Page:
filmFifty Shades of Grey trailer provokes moral outrage in US
PROMOTED VIDEO
Sport
Louis van Gaal would have been impressed with Darren Fletcher’s performance against LA Galaxy during Manchester United’s 7-0 victory
football
Voices
The new dawn heralded by George Osborne has yet to rise
voicesJames Moore: As the Tories rub their hands together, the average voter will be asking why they're not getting a piece of the action
Sport
Dejan Lovren celebrates scoring for Southampton although the goal was later credited to Adam Lallana
sport
News
newsComedy club forced to apologise as maggots eating a dead pigeon fall out of air-conditioning
Arts and Entertainment
Jo Brand says she's mellowed a lot
tvJo Brand says shows encourage people to laugh at the vulnerable
Life and Style
People may feel that they're procrastinating by watching TV in the evening
life
Sport
Rhys Williams
commonwealth games
News
Isis fighters travel in a vehicle as they take part in a military parade along the streets of Syria's northern Raqqa province
i100
Arts and Entertainment
Southern charm: Nicolas Cage and Tye Sheridan in ‘Joe’
filmReview: Actor delivers astonishing performance in low budget drama
Life and Style
fashionLatex dresses hit the catwalk to raise awareness for HIV and Aids
Travel
travel
Caption competition
Caption competition
Latest stories from i100
Have you tried new the Independent Digital Edition apps?
Daily Quiz
Independent Dating
and  

By clicking 'Search' you
are agreeing to our
Terms of Use.

Backhanders, bribery and abuses of power have soared in China as economy surges

Bribery and abuses of power soar in China

The bribery is fuelled by the surge in China's economy but the rules of corruption are subtle and unspoken, finds Evan Osnos, as he learns the dark arts from a master
Commonwealth Games 2014: Highland terriers stole the show at the opening ceremony

Highland terriers steal the show at opening ceremony

Gillian Orr explores why a dog loved by film stars and presidents is finally having its day
German art world rocked as artists use renowned fat sculpture to distil schnapps

Brewing the fat from artwork angers widow of sculptor

Part of Joseph Beuys' 1982 sculpture 'Fettecke' used to distil schnapps
BBC's The Secret History of Our Streets reveals a fascinating window into Britain's past

BBC takes viewers back down memory lane

The Secret History of Our Streets, which returns with three films looking at Scottish streets, is the inverse of Benefits Street - delivering warmth instead of cynicism
Joe, film review: Nicolas Cage delivers an astonishing performance in low budget drama

Nicolas Cage shines in low-budget drama Joe

Cage plays an ex-con in David Gordon Green's independent drama, which has been adapted from a novel by Larry Brown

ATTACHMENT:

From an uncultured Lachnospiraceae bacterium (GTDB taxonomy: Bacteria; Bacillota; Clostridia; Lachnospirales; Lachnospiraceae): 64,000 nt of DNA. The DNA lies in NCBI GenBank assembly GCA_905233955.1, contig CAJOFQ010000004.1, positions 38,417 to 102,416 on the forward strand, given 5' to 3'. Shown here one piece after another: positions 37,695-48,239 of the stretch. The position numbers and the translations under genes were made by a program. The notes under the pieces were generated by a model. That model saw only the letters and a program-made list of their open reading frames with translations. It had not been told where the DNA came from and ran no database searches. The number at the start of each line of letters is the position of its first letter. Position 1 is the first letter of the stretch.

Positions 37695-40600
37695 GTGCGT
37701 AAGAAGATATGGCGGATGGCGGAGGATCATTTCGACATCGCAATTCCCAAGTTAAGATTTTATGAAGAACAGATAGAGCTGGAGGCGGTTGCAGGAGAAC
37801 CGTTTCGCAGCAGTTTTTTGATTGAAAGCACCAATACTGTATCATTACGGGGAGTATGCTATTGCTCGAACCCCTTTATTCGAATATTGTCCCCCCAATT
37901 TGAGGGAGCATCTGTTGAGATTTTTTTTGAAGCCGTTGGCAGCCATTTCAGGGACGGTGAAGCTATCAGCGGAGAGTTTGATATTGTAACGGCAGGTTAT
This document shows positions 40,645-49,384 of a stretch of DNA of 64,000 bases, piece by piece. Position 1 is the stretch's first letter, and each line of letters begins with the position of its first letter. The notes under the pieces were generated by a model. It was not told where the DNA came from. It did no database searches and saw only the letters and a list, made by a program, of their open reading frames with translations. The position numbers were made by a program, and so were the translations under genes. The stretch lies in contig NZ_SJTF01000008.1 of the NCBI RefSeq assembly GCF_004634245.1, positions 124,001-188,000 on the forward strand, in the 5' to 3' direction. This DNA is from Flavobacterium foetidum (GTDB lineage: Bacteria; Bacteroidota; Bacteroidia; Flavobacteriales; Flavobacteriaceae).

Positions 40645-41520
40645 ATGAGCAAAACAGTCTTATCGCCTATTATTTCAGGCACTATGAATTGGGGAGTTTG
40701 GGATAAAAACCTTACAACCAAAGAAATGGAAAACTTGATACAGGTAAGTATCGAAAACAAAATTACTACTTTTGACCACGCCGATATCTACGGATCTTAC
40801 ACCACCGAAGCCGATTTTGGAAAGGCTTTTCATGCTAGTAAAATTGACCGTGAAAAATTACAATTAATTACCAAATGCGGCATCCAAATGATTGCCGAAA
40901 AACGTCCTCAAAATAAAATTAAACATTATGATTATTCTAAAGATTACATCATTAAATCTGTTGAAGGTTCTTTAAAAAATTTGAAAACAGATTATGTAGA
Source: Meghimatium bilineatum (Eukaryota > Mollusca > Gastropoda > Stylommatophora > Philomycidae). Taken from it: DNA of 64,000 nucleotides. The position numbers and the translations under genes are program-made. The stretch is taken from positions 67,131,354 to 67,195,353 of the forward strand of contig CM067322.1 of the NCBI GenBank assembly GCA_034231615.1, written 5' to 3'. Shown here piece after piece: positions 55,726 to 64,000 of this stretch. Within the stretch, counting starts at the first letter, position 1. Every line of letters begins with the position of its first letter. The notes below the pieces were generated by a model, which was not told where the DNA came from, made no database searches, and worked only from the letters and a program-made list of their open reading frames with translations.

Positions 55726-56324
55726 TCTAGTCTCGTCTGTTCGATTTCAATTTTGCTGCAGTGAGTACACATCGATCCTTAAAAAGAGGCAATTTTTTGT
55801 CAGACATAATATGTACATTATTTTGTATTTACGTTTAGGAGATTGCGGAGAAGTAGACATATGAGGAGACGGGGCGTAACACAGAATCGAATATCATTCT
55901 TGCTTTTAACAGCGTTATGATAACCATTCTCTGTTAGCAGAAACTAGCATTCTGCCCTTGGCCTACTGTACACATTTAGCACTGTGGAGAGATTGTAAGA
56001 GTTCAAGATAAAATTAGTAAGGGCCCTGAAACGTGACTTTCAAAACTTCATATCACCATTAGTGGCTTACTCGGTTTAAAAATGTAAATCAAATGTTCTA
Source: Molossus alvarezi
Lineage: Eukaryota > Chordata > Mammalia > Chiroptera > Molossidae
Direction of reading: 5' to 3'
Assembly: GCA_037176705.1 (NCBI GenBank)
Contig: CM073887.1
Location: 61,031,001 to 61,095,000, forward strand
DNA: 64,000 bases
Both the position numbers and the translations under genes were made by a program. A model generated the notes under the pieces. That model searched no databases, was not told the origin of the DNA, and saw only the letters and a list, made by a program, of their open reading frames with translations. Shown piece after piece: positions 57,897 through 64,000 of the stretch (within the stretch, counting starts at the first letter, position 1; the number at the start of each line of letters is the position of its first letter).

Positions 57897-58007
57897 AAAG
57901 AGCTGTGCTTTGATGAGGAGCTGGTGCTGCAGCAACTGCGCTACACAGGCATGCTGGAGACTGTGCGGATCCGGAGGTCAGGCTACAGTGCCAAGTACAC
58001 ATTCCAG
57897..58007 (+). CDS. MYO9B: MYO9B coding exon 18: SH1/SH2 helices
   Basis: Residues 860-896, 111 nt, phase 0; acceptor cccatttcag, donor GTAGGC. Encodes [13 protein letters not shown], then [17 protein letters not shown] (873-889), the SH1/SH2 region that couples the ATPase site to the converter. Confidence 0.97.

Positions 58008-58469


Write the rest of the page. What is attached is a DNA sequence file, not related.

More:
How to make your own gourmet ice lollies, granitas, slushy cocktails and frozen yoghurt

Make your own ice lollies and frozen yoghurt

Think outside the cool box for this summer's tempting frozen treats
Ford Fiesta is UK's most popular car of all-time, with sales topping 4.1 million since 1976

Fiesta is UK's most popular car of all-time

Sales have topped 4.1 million since 1976. To celebrate this milestone, four Independent writers recall their Fiestas with pride
10 best reed diffusers

Heaven scent: 10 best reed diffusers

Keep your rooms smelling summery and fresh with one of these subtle but distinctive home fragrances that’ll last you months
Commonwealth Games 2014: Female boxers set to compete for first time

Female boxers set to compete at Commonwealth Games for first time

There’s no favourites and with no headguards anything could happen
Five things we’ve learned so far about Manchester United under Louis van Gaal

Five things we’ve learned so far about United under Van Gaal

It’s impossible to avoid the impression that the Dutch manager is playing to the gallery a little
Screwing your way to the top? Good for Lana Del Rey for helping kill that myth

Screwing your way to the top?

Good for Lana Del Rey for helping kill that myth, says Grace Dent
Will the young Britons fighting in Syria be allowed to return home and resume their lives?

Will Britons fighting in Syria be able to resume their lives?

Tony Blair's Terrorism Act 2006 has made it an offence to take part in military action abroad with a "political, ideological, religious or racial motive"
Beyoncé poses as Rosie the Riveter, the wartime poster girl who became a feminist pin-up

Beyoncé poses as Rosie the Riveter

The wartime poster girl became the ultimate American symbol of female empowerment
The quest to find the perfect pair of earphones: Are custom, 3D printed earbuds the solution?

The quest to find the perfect pair of earphones

Earphones don't fit properly, offer mediocre audio quality and can even be painful. So the quest to design the perfect pair is music to Seth Stevenson's ears
US Army's shooting star: Lt-Col Steven Cole is the man Hollywood calls when it wants to borrow a tank or check a military uniform

Meet the US Army's shooting star

Lt-Col Steven Cole is the man Hollywood calls when it wants to borrow a tank or check a military uniform